I Heart Tatty Devine, or How the DIY Queens Fought the Big Guys and Won

My husband even proposed with a Tatty Devine cameo ring -- the astuteness of his choice (pink! plastic!) made it clear that I should frogmarch this chap down the aisle sharpish.
Publish date:
May 10, 2012
clothes, fashion, shopping, madonna, jewellery, london spring style

Tatty Devine jewellery has punctuated most of the significant episodes in my adult life.

The cult Brit brand was founded in 1999 by art students Harriet Vine and Rosie Wolfenden, and their witty, hand-cut acrylic pieces have been worn by everyone from Madonna to Chicks on Speed and Peaches (who co-designed a range with them). And quite frankly, who could resist their eyelash sunglasses, or a Siamese kitten on a necklace? NOT ME!

I'm cute!

Tatty Devine’s signature piece is the name necklace: in a variety of fonts and all colours of the rainbow, you can have your name, nickname, pet’s name or whatever hanging round your neck. My best friend and I got them to celebrate starting our zine, Pamflet, mine in pastel pink and hers in fuchsia. Our Token Boy was rewarded for his commitment to the zine-making cause with his very own "Manflet" necklace in lime green. Lucky chap.

Anna-Marie's Pamflet name necklace

Token Boy reciprocated by proposing with a Tatty Devine cameo ring -- the astuteness of his choice (pink! plastic! he knows me so well!) made it clear that I should frogmarch this chap down the aisle sharpish.

Tatty’s 3D glasses earrings have also served as ice-breakers in countless job interviews, so they’re now a lucky charm. I love that their jewellery can be cute without every feeling too twee -- black humour subverts the cartoony colours and playful plastic.

Me and my Tatty Devine engagement ring

This year, Tatty Devine faced a David and Goliath-style battle with Claire’s Accessories, who were accused of copying their designs and selling the mass-produced imitations for a fraction of the price of the originals. A blog post they wrote pointing out the glaring similarities went viral and after a campaign on Twitter and Facebook, Claire’s agreed a settlement and withdrew the offending products.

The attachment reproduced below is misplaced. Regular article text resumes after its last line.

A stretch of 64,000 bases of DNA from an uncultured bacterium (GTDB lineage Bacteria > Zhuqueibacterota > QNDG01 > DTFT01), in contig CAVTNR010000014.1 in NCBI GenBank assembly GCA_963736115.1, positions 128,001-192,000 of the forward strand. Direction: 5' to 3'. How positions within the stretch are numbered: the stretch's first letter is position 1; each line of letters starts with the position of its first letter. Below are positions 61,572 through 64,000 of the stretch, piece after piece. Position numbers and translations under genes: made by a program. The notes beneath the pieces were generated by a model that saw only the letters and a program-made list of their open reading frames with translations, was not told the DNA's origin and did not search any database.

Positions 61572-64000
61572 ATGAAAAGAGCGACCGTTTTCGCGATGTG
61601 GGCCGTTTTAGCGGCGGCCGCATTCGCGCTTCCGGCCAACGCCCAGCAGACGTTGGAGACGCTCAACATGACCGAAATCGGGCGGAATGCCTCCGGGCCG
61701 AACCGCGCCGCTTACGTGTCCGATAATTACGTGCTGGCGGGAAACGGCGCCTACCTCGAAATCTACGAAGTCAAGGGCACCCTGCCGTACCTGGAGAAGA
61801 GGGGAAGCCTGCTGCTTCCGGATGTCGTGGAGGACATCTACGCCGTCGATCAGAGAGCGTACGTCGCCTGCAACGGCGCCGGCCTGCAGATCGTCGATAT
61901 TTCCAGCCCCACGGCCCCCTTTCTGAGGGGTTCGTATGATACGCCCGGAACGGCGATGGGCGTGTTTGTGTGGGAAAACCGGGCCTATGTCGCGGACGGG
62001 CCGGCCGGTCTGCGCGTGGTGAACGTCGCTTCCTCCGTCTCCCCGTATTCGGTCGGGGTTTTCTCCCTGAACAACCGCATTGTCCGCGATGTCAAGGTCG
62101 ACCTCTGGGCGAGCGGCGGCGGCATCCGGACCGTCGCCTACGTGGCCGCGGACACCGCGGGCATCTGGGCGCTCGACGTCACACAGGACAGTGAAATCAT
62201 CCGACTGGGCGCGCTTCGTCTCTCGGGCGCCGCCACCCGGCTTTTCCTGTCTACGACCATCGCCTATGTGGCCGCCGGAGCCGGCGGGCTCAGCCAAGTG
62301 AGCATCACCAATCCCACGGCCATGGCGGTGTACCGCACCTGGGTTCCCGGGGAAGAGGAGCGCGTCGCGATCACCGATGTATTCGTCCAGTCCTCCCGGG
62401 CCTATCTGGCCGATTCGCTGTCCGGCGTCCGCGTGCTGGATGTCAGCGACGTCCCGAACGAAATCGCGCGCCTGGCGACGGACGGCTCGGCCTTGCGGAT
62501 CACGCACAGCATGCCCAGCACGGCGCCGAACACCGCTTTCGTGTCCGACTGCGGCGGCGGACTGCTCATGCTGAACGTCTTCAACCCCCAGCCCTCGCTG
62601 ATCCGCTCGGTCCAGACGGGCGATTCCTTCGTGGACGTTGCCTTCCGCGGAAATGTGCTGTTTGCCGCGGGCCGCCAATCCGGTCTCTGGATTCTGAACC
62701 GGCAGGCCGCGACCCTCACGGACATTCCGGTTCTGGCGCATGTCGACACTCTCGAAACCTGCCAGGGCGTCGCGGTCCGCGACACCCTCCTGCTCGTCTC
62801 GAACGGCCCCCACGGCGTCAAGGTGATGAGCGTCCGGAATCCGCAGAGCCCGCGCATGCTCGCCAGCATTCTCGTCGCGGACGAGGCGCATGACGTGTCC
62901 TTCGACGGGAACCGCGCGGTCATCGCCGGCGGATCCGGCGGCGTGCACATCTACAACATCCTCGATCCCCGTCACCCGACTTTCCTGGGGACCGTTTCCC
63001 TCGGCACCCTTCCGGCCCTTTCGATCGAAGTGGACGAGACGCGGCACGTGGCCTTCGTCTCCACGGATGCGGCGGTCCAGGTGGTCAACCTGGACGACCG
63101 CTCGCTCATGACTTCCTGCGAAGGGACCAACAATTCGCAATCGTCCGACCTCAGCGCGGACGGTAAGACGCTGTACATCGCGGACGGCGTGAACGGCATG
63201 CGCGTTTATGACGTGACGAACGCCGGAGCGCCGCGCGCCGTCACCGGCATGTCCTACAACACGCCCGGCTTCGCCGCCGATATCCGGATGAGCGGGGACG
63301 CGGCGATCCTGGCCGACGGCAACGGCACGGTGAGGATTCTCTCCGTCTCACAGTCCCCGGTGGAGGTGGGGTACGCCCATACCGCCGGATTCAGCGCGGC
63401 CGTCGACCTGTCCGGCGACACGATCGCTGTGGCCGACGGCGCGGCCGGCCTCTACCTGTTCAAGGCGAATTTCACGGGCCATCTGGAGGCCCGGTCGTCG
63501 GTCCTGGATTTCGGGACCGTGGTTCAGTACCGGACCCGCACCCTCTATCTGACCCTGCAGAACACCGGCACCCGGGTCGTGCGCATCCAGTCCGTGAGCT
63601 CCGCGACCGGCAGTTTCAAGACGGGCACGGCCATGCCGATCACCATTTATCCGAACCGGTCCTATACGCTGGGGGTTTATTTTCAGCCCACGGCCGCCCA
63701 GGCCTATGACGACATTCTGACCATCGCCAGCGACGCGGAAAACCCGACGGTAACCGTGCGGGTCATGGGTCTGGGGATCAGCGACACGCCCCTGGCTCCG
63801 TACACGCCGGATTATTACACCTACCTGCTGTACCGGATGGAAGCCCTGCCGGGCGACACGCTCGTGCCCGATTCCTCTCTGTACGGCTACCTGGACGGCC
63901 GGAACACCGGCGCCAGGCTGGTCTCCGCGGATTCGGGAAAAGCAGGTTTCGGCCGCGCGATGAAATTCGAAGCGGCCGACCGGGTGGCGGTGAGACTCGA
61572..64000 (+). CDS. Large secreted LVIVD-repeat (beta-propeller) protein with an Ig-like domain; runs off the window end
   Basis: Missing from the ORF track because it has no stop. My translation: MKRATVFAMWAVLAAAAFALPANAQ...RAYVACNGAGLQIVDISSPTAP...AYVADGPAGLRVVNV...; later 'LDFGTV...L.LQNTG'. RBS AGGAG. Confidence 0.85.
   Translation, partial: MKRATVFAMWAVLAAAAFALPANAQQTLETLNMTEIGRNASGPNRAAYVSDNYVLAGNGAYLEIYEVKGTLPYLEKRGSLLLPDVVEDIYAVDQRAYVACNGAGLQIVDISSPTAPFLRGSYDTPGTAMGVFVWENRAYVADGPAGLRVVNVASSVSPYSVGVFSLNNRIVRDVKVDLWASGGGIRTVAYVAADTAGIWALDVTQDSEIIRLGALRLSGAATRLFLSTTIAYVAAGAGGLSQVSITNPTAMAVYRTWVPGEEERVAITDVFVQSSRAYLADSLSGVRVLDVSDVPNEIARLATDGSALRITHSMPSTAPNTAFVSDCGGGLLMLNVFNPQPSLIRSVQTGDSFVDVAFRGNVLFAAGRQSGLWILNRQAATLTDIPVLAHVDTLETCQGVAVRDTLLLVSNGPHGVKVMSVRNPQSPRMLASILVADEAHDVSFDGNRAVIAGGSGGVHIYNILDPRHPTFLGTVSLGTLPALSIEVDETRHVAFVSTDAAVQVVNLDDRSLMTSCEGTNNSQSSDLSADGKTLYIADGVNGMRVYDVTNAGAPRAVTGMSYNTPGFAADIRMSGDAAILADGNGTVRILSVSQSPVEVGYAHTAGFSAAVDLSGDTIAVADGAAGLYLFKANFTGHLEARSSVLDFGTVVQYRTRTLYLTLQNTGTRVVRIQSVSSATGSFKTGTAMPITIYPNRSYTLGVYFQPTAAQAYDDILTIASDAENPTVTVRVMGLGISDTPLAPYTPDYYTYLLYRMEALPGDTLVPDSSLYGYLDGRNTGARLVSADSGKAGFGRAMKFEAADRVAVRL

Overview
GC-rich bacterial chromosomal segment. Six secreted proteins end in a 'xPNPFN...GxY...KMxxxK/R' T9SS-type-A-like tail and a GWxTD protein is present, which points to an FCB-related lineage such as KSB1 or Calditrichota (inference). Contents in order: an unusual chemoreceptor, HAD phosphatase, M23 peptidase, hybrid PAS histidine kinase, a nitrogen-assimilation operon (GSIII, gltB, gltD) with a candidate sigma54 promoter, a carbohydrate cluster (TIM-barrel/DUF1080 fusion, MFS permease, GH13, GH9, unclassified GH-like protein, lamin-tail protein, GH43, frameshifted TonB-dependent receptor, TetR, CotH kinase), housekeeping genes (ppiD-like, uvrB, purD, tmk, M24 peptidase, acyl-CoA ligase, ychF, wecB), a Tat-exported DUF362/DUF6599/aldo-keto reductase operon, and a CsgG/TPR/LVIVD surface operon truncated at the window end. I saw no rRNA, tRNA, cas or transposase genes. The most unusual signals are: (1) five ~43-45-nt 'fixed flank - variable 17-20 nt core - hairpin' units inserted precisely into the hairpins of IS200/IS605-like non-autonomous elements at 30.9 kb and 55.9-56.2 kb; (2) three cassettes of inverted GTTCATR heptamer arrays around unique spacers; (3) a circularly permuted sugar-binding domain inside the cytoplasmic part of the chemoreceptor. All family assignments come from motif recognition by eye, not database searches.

Harriet and Rosie said they’d been overwhelmed by the response online. There was genuine outrage that a small business that had been built from scratch by two talented individuals was being destabilised by a big, faceless corporation.

"Hello! Can we have our ideas back please?" Matilda brooch

Tatty's stuff isn’t cheap in any sense of the word, but their customers understand that they’re paying for an original idea and the execution of that idea in the best quality materials, to the highest of standards. They save up their hard-earned cash to buy something really special, and were unimpressed that a big company was harming a business that has stayed true to its DIY roots (their lady-led East London studio is a veritable Willy Wonka’s chocolate factory, with beads and baubles peeping temptingly out of boxes everywhere).

During tough economic times, supporting an independent brand and owning something that’s been made with care feels really good, and that was why Tatty Devine experienced such support and loyalty -- and won.

All my Tatty Devine treasures, including the lucky 3D glasses earrings and my engagement ring

Every year, their imaginations shoot off on a different tangent and for Spring/Summer 2012 they’ve gone all folksy and a little bit rave -- a winning combination in my opinion. Mexico was the inspiration behind the collection which bursts with juicy colours and shiny bright Perspex.

Posie garland necklace

Day of the Dead-style skeletons and skulls sport sparkly sequinned eyes and neon grins, Frida Kahlo’s hairdo on a brooch is embellished by beads and delicate traditional embroidery is reimagined in white perspex on necklaces.

Sugar skull ring

Folk-with-a-twist popped up in several collections this season and I really like it -- the saccharine sweetness of embroidery, frills and flounces (we will never go back to the dark days of boho, shudder...) is toughened up by the use of unexpected colours like day-glo coral and lime green.

See Tatty Devine's complete Spring/Summer 2012 collection here

So in conclusion, all hail the punk queens of fantastic plastic, long may they reign.

Find me tweeting about fashion, books and all sorts of random London-related jazz at @PhoebeFrangoul and @xoJaneUK